I’ve got three brother-in-laws. BIL #1 is like me. First-time father. Two weeks further along. BIL #2 just bought a euro van. Adventure-mobile, my sister said. Load it up. Bike, mattress, running shoes, paragliding equipment. Go big, then sleep. And repeat. No need for hotel. BL #3 bought an old school bus. Him and his girlfriend. In Montana. They’re going to make it livable. Tiny home on wheels. Renovating, retrofitting, the whole nine yards.
Starving for adventure. For purpose. I want to learn how to ride a unicycle, walk the slack line backwards, play jazz, swim the icy Irish Sea, raise chickens in Minnesota, farm.
I tell Mouse this last part about the farming and she looks at me. You know how wives look at husbands. Fools. I don't like dirt or sweat. Very much enjoy A/C. Don’t know agriculture or horticulture or construction. I like to write, to sit and type.
Mouse says this akimbo, then looks at me. Akimbo means hands on hips. I know that because I read it somewhere. And looked it up. Which sort of proves the point about my sedentary time. Nonetheless I want to farm.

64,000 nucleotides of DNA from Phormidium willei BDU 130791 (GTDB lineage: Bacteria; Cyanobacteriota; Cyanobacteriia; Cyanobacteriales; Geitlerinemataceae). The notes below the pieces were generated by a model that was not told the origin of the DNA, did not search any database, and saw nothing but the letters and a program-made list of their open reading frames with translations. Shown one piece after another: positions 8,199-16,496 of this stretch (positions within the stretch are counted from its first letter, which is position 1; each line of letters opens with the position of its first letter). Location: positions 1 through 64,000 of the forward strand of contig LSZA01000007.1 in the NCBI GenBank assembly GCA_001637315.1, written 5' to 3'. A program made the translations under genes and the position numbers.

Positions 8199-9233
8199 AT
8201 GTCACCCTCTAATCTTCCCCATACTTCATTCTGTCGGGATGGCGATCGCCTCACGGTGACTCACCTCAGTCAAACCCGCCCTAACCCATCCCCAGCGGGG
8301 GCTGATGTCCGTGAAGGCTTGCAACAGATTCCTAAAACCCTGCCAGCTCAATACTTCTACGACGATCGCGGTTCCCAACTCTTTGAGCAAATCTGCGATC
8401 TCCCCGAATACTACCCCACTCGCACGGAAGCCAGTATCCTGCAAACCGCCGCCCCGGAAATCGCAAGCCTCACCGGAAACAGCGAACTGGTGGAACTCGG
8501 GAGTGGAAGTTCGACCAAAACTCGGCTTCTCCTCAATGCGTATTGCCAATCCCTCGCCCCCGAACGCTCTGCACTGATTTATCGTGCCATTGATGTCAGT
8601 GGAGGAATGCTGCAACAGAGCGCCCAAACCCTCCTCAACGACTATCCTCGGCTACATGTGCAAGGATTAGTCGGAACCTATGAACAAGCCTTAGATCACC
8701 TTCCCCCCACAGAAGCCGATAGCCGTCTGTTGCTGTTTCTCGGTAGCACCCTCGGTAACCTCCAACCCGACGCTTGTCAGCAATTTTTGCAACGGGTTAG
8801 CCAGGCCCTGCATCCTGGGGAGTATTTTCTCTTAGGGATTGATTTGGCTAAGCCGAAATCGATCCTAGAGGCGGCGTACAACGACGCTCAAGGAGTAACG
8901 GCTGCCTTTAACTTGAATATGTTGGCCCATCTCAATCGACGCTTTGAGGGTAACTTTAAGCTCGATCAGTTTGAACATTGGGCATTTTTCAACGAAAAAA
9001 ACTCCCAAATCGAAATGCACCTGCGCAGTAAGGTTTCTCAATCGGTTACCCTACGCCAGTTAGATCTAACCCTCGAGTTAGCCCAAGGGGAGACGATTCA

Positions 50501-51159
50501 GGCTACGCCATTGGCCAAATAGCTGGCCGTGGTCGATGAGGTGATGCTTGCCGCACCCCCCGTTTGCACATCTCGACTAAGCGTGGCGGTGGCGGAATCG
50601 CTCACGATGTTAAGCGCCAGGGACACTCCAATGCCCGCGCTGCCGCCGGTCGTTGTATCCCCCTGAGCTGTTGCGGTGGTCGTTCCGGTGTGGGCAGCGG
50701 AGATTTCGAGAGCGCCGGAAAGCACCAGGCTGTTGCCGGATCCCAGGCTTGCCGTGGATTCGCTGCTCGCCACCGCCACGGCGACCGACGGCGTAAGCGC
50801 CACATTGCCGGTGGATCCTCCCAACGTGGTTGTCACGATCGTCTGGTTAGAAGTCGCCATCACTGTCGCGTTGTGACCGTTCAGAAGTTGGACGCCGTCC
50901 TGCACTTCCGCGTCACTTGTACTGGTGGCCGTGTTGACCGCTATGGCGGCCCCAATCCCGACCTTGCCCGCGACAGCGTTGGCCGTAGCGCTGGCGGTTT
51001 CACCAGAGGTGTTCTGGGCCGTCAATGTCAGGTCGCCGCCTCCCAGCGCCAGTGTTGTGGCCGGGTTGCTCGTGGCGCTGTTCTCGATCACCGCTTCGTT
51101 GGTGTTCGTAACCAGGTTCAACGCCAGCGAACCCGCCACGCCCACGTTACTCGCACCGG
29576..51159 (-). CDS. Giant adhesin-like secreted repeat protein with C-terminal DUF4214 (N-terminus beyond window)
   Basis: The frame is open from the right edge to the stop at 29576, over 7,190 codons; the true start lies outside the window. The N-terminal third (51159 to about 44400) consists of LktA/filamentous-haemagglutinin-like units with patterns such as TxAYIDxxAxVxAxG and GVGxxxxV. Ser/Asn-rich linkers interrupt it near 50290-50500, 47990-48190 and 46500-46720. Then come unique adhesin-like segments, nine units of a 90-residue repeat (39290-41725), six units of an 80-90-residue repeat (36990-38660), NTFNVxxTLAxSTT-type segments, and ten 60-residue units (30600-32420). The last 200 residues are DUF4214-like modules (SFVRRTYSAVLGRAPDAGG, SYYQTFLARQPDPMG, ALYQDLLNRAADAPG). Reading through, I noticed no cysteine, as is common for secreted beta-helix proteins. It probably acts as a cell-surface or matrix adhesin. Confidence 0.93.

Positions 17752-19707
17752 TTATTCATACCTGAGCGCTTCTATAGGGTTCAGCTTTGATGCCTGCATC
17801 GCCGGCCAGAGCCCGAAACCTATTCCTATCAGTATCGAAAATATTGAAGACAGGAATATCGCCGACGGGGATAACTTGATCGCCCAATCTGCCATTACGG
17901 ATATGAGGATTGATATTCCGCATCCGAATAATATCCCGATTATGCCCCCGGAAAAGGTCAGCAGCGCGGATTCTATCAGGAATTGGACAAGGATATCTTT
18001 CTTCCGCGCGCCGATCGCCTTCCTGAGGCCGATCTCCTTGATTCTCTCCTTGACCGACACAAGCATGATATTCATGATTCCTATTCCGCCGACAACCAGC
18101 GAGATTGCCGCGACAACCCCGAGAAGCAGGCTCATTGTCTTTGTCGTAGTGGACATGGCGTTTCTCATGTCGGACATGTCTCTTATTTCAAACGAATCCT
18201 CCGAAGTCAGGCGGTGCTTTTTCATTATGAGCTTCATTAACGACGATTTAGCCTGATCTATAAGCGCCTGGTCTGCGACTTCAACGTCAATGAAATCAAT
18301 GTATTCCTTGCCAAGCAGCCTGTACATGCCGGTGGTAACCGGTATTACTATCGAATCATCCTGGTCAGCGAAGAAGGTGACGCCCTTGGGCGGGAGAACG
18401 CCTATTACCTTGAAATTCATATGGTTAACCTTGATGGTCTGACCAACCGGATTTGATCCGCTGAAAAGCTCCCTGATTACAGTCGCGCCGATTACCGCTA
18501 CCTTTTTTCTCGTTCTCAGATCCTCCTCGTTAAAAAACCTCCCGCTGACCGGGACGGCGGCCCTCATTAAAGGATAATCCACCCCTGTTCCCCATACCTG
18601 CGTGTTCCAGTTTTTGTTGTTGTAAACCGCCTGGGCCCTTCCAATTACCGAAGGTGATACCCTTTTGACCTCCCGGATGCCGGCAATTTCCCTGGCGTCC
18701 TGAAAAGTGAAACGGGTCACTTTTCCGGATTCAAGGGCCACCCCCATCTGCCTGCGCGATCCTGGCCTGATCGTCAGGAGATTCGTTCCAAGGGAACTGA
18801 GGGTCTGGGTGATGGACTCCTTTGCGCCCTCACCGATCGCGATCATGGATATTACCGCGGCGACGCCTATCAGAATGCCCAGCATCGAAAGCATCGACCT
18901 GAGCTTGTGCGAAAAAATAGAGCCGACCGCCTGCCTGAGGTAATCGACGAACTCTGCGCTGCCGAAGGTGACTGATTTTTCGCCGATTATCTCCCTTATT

We’ll need fencing. So the cows don’t go on the highway. And we’ll make a chicken coop out of found materials. And hopefully Minnesota has a young farmers grant program. And hopefully that program gifts young farmers a free greenhouse.
I’ve heard you don’t need power. You can build a huge in-ground compost. Coil piping, lots of piping in the compost. Then run water through the pipes. Voila. Hot water. Can you do that Minnesota? Sub-zero weather?
I don't have all the answers. But adventure is the antivenom. And slimy status-quo is the snake. I don’t know how to homestead in Minnesota. But I do know I don’t want to be running back and forth to US bank and Cub Foods and Target and Sam’s Club and Walmart. Buying plastic bags full of plastic. I don’t want to be on hold with the city because my water bill is too high. I don’t want to curse because we're at the special gas station with the special card because we got seven cents off but I forgot the special card at home. These evils are inevitable, you say?
Society, man. This afternoon, I set up the slackline in the front yard. It’s the only activity where repetitive falling is addicting. A sliver of rope between two trees. I brought the baby out. And the dog. For the first time, the baby giggled. The dog pawed leaves and dirt on her head. I got most of it on film. Society, man.